Wednesday, March 21, 2012

Prologues and Vivisected ball gowns


I'm back! I was in Dallas for a wedding this past weekend. It was wonderful seeing a stunning bride and a happy family, and yet in the back of my mind was one little grain of irritation...

Today's blog post. The Sisterhood of the Traveling Blog question this month is about prologues. Love them? Hate them? Kiss them or compost them? What?

How do I really feel about prologues?

Way back in April of 2010 I'd blogged about them, deciding that for my own stories, I didn't like them so much. I'd prefer to sprinkle in back story as I went along. Right? Right.

So here's something that shocked me when I got to Dallas. I swear this has to do with prologues, so stay with me. We were staying at the lovely Crescent Hotel, and this is what we saw in the foyer:

Do you see them? Those odd, hovering ballgowns?  Here is the right one close up. I took some great pictures but I left them on my iPhone at work, so these are directly from the artist's website (E.V. Day)

This is the front.

And this was the back view.

 Here is a close up of the red dress.

I was so tempted to scramble over to the placard that explained why these shredded ballgowns were pierced and strung up like insect shells caught in a spider web. I was fascinated and horrified. Amazed and curious. 

And I thought, this is the whole issue with prologues, right here with these dresses. 

1) Did I need a prologue to prepare me somehow for why these dresses were here? To tempt me about about their stories (pro-prologue)? Or was it better to just be thrust into their presence to experience the shock of seeing them, with no preparation at all (anti-prologue)?

2) OR...maybe these dresses ARE the prologue to another story yet to come.  Pieced together, vivisected and objectified, yet beautiful and fragile, they give a glimpse of what's yet to be, tantalizing the viewer to read on and find out the real story of why.

The final answer to the debate, for me at least? There is no answer! It's all in the artist's mind on how best to present the story. It's not about being pro- or anti-prologue anymore.

It's about being pro-story. Write your story, and write it as well as you can.

*******
On the artwork:

Both dresses are originally from the NYC Opera's archives, fashioned with monofilament and wood into a suspended sculpture.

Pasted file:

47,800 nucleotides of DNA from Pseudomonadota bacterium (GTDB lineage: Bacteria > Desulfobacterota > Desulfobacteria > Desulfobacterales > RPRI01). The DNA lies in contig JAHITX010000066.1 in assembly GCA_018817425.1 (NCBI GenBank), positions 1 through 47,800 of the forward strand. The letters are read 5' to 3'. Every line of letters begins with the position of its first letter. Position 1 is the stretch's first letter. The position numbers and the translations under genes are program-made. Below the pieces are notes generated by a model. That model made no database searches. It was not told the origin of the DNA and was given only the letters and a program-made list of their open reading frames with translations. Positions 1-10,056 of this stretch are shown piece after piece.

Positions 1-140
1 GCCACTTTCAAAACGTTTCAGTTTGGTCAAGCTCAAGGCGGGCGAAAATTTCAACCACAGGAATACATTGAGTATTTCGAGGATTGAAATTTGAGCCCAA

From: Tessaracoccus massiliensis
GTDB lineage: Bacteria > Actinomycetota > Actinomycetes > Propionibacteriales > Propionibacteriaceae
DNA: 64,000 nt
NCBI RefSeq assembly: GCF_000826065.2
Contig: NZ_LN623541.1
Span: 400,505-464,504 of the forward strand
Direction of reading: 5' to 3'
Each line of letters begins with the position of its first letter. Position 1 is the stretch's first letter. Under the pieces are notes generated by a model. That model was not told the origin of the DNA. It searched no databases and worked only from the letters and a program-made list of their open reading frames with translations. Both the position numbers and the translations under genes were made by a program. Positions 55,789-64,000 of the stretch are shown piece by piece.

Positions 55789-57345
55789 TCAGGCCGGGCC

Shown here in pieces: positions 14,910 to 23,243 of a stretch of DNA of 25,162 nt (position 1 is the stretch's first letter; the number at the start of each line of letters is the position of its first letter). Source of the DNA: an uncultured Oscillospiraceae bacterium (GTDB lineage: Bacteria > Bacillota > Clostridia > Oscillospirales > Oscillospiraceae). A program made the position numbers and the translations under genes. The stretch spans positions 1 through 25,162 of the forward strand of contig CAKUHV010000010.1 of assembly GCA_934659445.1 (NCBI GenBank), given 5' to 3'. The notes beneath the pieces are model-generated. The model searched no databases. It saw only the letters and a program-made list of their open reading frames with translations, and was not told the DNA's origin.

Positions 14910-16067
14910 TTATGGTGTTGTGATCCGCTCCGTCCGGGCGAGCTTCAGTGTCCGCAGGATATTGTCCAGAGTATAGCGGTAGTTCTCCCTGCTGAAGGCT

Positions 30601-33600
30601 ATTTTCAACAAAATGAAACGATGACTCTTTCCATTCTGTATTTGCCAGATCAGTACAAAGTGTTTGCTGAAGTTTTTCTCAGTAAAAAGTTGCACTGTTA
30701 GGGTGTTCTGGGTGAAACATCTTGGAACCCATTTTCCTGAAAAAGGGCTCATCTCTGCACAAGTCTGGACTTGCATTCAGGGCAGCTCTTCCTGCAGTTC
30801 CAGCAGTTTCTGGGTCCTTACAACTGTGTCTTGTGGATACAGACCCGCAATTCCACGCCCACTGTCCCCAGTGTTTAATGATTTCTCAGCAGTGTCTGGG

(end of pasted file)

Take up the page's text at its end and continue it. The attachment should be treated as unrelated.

From E.V. Day's website, on the first sculpture:

Cinderella: Distressed Peasant/Princess
This sculpture is composed of two Cinderella dresses that symbolize her transformation: the white, cake-like “Princess” dress with its pearls and panniers, and a dress found on a rack of the costume archive labeled “Distressed Peasant.” Ironically, the peasant dress is more a marvel of handiwork and artifice—its luscious cashmere woven to look like burlap, its hand-made lace hand-torn and rubbed with ink to look sooty, and its silk velvet corselette punched with holes. The bloated, regal Princess dress splits down the back, and the cicada-like, deluxe dishevelment erupts.


On the red dress sculpture:

Mimì—Rigor Mortis (La Bohème, Puccini)
The most popular work in the operatic repertory, La bohème recounts the sad tale of the seamstress Mimì; from her rapturous love for the dashing poet Rodolfo to her tragic demise from a dreaded disease, dying in the freezing cold in the arms of her love. This exquisite example of a bustled Victorian dress in red velvet, with its laced bodice and satin ribbon, is so architecturally constructed it practically stands on its own. The figure of the unyielding dress, hovering like a headless sleep-walking zombie, seems frozen in the moment she reaches for her lover.

See more about E.V. Day's artwork on her website and on Wikipedia.

If you missed it, check out the other Sisterhood answers from Laura Diamond, Sarah Fine, and next week, from Deb!

50 comments:

Mark K said...

Sorry to repeat myself here, but I have nominated you for a 'Versatile Blogger Award' - the details of which can be found on my blog... I hope you don't mind?

Amazing dresses, not that I'm an expert on dresses, but the skill required to create them is quite outstanding.

Kind regards

Mark

Miranda Hardy said...

Wow, what interesting artwork. I'd have had to look them up, too.

I'm neither for or against prologues. I believe they work well if done correctly.

Aldrea Alien said...

That cinderella dress is stunning.

As for prologues ... I've only used it once, but I don't at all mind reading them.

Dianne K. Salerni said...

Hovering ball gowns ... what an interesting display!

Prologues vary from book to book and author to author.

Personally, I like prologues that tell me something that happened outside the timeline of the main story. I don't care much for prologues that give me a glimpse of the climax. I'd rather wait for the climax.

Alex J. Cavanaugh said...

I don't mind prologues. My first book had one, but that was at the request of my publisher. Managed to do the second one without a prologue.

Natalie Aguirre said...

So true. It depends on the story whether a prologue works or not. I think for aspiring authors it may be harder to get the agent's attention with a prologue just because they don't seem to like them much.